[coreboot] Your Opinion: The Best Board for coreboot ?

Carl-Daniel Hailfinger c-d.hailfinger.devel.2006 at gmx.net
Thu Mar 19 20:39:17 CET 2009

Hi Robert,

On 19.03.2009 19:58, Robert Vogel wrote:
> Hi Carl-Daniel,
> I'm just looking for a simple desktop solution that has as few
> 'closed' components as possible.
> Enough so that it can be more trustworthy.
> Last year I wrote the related page, so it isn't up to date. Correct me
> on the points that bother you though
> and I'll fix it.

Sorry, no offense intended.

Here is the (incomplete) list of errors in the BIOS section.

> I am not aware of single motherboard manufacturer that offers an open
> source BIOS.

Tyan offers boards with coreboot. Silicon Mechanics offers boards with
coreboot (though not necessarily boards manufactured by them).

> The most likely vendors (Tyan and Giga) have no interest in allowing a
> substitute BIOS.

See above.

> The Free Software Foundation is working on it 


> It is not practical, right now, for a personal computer.

Works for quite a few boards in the consumer range.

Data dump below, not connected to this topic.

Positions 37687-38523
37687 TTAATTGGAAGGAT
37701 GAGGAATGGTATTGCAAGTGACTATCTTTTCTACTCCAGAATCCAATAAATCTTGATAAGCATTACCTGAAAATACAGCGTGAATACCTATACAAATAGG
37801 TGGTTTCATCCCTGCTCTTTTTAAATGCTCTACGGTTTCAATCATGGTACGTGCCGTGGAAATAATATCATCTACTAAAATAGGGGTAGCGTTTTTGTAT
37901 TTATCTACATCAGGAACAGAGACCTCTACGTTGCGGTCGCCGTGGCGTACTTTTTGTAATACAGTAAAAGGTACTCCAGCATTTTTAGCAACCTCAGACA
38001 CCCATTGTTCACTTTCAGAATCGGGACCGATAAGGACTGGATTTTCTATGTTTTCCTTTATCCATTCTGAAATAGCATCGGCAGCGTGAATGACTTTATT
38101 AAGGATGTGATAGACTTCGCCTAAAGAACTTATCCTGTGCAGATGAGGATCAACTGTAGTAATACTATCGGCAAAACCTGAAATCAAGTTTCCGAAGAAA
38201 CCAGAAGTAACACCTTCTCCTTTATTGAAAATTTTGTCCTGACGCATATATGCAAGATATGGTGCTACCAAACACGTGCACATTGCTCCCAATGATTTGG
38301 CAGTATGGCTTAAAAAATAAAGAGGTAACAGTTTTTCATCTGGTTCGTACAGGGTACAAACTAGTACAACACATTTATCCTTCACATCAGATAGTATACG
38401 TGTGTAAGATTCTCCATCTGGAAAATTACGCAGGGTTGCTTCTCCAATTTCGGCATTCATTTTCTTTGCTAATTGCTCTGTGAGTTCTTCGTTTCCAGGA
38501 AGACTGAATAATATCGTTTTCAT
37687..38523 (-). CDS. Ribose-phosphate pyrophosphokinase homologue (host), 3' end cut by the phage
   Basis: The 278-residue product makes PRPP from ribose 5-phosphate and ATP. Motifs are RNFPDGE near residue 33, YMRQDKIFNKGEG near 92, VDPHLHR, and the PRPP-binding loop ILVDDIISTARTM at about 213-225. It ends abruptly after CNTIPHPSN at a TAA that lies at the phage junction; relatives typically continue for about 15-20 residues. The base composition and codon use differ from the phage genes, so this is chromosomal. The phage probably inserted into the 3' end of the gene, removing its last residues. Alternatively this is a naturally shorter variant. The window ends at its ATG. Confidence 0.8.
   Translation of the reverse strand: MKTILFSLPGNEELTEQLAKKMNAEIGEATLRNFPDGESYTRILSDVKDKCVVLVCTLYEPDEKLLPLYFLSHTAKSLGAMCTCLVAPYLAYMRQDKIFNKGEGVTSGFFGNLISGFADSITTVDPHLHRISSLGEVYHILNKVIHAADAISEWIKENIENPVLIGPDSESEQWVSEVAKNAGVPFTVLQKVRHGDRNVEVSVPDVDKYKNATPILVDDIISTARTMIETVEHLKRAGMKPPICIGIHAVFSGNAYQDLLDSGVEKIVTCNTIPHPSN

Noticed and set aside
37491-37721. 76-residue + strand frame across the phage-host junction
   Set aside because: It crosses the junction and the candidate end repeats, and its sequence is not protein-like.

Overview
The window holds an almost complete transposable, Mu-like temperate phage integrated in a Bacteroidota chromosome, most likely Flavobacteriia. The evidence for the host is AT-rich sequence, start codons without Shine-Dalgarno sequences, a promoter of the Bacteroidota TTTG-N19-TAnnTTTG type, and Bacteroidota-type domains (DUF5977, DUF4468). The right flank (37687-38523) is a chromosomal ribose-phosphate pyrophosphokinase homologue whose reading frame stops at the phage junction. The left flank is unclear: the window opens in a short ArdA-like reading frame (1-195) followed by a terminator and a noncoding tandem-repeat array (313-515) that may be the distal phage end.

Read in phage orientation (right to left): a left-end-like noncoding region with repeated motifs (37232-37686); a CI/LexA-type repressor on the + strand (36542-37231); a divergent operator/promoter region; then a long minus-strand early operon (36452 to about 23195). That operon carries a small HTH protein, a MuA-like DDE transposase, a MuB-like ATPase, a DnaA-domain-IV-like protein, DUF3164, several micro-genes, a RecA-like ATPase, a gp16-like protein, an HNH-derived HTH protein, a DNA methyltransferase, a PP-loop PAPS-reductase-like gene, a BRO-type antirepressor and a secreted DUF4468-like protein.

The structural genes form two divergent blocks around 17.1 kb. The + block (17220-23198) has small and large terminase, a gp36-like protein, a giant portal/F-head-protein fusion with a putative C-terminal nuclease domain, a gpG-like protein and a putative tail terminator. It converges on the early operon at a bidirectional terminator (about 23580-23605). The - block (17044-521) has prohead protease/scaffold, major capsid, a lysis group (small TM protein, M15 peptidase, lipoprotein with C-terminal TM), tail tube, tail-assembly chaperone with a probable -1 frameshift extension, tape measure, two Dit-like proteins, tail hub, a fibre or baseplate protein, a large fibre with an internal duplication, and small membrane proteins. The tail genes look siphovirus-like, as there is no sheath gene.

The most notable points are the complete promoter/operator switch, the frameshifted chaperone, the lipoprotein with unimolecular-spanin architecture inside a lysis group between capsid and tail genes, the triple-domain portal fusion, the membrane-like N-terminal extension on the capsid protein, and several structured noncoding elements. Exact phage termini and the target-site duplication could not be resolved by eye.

> The Free Software Foundation has listed motherboards
> <http://linuxbios.org/index.php/Supported_Motherboards> [11]

No, it's the coreboot project/group. The FSF has nothing to do with it.

> It has two Free & Open Source BIOS: One, thanks to AMD engineer
> Yinghai Lu who released GPL-licensed code, and the other is from
> *LinuxBIOS*, a Free Software project.

Really? Yinghai contributed his code to coreboot. Only one implementation.

> The modifications and determination of payload are, I think, challenging.

It depends on what you want. SeaBIOS is pretty much what everyone wants

> The FSF page makes this quite clear.

coreboot, not FSF.

> It comes in about 4 different forms, one with SPI.

No. Two with SPI.

> LinuxBIOS runs on many embedded boards, for example the [...] OLPC
> "XO" laptop ([6] laptop.org) .

No longer on the OLPC.

> My question remains, which 64-bit, coreboot board would be best for a
> fully functional desktop ?

The Asus M2V-MX SE. It even works without a video BIOS, giving you
probably the most free solution with integrated graphics and 64bit.

> Would you expect trouble with it ?

No board is completely tested. There will always be some corner case
that is untested and/or not working yet. That even applies to
proprietary BIOS.

If you have no way to recover from a bad flash, you should not reflash
or update any BIOS, regardless of whether it is open source or not.


P.S. RMS thinks a closed source BIOS is OK as long as it is stored in a
real non-reflashable ROM because it is no longer software but hardware.


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